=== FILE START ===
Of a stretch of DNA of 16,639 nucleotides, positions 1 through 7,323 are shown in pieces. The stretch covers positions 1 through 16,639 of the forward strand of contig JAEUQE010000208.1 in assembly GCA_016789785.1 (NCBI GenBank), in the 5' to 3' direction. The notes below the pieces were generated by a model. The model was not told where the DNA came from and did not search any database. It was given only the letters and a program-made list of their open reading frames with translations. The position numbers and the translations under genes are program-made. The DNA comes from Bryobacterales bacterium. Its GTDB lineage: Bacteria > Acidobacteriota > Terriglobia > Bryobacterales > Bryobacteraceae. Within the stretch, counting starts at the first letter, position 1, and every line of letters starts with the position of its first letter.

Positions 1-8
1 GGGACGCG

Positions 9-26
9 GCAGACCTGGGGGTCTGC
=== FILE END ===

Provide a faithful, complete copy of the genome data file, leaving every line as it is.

Of a stretch of DNA of 16,639 nucleotides, positions 1 through 7,323 are shown in pieces. The stretch covers positions 1 through 16,639 of the forward strand of contig JAEUQE010000208.1 in assembly GCA_016789785.1 (NCBI GenBank), in the 5' to 3' direction. The notes below the pieces were generated by a model. The model was not told where the DNA came from and did not search any database. It was given only the letters and a program-made list of their open reading frames with translations. The position numbers and the translations under genes are program-made. The DNA comes from Bryobacterales bacterium. Its GTDB lineage: Bacteria > Acidobacteriota > Terriglobia > Bryobacterales > Bryobacteraceae. Within the stretch, counting starts at the first letter, position 1, and every line of letters starts with the position of its first letter.

Positions 1-8
1 GGGACGCG

Positions 9-26
9 GCAGACCTGGGGGTCTGC